Apparently we have been living under a rock as we have only just stumbled upon Americas most exciting queer punk duo PWR BTTM.

Formed of New York natives Ben Hopkins and Liv Bruce; the pair met in 2011, while they were both attending Bard College in southeastern New York State. The duo played various shows at their liberal arts school where they spent several months working together and developing their first demo, Cinderella Beauty Shop (2014).

The following year while Liv was finished up their dance degree in spring 2015, Ben, who had graduated in theatre, began DM-ing labels on Twitter asking them to release the band’s first album, Ugly Cherries. His hard work payed off as Father/Daughter and Miscreant Records put out the LP in September 2015.


Ben and Liv write songs separately, each singing lead on their own compositions. Liv’s are cheeky, and often supported by to-the-point guitar lines and echoed shouts; Ben is fond of escalating instrumentals and brings a wistful, dad rock vibe.

Following the release of their debut album the band became increasingly popular on the underground, indie scene with their unique sound and stage performance standing them out among their competition.

In late 2016 the duo signed a new contract with Polyvinyl Records, releasing their sophomore record ‘Pageant’ the following year in May, 2017.

On their cross-gendered loo Liv recalled a stint in a “straight boy band” years ago. “I started wearing lipstick when we performed, and it just kind of stuck; it felt empowering.” Ben adds to this: “Drag is my armor. All you can do in life is to tell the truth,” Ben says. “A friend of mine told me that you should take your personal myth, and make it iconic.”

The pairs music, and stage performances combine punk sensibility and high art to dismantle notions of sexuality, gender, and normalisation in an effort to push the boundaries and binaries of society through critical thinking.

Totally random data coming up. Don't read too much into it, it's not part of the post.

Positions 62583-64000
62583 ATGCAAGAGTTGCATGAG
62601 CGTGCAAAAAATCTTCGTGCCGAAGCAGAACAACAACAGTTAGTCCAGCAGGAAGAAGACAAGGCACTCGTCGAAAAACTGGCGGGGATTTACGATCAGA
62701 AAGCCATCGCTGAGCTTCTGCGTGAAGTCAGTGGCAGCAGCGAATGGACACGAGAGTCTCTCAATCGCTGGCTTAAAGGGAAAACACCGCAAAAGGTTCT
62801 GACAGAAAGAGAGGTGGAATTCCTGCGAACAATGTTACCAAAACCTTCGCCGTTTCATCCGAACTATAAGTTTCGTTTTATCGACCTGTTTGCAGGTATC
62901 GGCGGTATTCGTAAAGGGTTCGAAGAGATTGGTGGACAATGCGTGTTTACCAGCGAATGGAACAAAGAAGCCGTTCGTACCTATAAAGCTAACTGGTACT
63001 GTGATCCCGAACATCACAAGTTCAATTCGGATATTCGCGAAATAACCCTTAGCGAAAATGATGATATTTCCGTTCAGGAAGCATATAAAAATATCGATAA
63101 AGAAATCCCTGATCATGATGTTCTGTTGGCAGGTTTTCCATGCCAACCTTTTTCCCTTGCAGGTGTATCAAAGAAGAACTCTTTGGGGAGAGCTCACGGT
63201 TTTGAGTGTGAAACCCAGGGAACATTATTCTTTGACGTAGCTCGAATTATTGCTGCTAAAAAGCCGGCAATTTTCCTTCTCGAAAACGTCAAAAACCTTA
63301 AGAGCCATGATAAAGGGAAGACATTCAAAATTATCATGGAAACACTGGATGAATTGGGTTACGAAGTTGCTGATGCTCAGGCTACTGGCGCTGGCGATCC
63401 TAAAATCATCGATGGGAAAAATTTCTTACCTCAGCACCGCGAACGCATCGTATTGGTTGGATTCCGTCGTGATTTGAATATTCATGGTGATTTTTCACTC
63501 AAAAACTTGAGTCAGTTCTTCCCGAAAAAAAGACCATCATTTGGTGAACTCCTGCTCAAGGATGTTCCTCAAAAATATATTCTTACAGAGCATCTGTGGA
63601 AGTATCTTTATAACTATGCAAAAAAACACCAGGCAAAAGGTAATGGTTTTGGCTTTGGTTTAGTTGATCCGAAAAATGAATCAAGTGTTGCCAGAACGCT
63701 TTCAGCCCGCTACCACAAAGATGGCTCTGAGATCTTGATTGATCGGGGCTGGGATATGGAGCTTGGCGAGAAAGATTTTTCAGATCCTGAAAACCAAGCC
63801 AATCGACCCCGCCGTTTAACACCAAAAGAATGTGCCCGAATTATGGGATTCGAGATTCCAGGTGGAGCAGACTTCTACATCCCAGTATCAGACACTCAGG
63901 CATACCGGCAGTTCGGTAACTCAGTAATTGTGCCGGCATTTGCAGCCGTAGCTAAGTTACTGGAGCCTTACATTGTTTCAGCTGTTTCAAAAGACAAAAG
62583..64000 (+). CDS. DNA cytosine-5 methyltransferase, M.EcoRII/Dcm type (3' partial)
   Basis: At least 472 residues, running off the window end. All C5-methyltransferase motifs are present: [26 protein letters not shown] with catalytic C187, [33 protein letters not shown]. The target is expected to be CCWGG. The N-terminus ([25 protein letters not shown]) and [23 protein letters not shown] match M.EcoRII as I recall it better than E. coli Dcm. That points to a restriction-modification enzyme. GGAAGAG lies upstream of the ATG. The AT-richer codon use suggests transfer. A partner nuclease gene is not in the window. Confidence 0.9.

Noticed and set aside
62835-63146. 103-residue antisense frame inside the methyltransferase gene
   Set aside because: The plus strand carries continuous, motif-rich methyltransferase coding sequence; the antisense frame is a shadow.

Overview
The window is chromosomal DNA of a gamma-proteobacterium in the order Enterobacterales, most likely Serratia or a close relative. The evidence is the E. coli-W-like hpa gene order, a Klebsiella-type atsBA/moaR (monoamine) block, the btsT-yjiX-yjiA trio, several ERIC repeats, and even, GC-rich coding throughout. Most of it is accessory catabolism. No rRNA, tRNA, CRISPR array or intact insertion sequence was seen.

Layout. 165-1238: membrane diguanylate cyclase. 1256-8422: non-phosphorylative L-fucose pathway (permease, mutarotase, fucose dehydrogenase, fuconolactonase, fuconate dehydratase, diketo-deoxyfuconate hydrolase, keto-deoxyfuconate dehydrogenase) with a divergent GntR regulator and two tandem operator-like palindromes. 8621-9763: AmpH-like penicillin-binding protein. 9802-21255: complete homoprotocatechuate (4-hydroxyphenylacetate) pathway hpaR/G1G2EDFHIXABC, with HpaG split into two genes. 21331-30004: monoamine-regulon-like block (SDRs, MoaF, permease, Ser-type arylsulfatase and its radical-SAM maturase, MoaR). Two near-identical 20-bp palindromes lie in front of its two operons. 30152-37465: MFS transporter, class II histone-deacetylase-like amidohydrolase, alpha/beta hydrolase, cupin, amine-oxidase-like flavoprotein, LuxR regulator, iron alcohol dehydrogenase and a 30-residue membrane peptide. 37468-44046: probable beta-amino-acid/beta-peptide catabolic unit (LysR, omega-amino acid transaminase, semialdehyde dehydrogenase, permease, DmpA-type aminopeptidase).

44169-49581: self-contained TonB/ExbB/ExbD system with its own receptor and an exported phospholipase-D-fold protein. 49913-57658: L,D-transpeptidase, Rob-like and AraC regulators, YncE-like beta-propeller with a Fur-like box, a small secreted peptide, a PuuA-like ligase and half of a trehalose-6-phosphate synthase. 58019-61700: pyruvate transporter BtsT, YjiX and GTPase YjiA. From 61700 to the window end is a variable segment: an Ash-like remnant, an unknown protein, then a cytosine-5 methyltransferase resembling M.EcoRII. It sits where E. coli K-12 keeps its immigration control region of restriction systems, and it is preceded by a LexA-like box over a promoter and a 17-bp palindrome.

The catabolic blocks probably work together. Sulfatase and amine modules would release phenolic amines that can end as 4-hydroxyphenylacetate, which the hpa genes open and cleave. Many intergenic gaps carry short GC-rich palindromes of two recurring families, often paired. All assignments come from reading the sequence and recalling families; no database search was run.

Speaking to girlsagainst the pair discussed being queer artists in the music industry:

Ben: It has been happening forever!
Liv: Yeah, this is maybe the first time in history when someone can be open about it and not worry about it harming their career. So many of the iconic queer musicians from even ten years ago were put under pressure by their labels, PR staff, management to not tell people they were queer and not acknowledge it openly, and not write about it or to write about it more subversively. I think we’ve just reached a stage in many societies, but not all societies, where it no longer harms an artist’s career to be open about that. Which is great but it doesn’t mean that anything is over. There’s this Angela Davis book called Abolition Democracy where she’s talking about getting black authors into the canon of western literature and having the western canon include black authors and she says that that doesn’t necessarily solve anything or fix anything but that it opens up new terrain for struggle. And while there are many ways that queer liberation is different from racial liberation and black liberation – I don’t want to suggest that they’re the same struggle and that one success automatically means the others’ success – I think that that’s very true and that idea carries over to queer liberation. The open existence of queer musicians doesn’t automatically fix anything but it creates new space in the conversations we have with our elected leaders and things like that.

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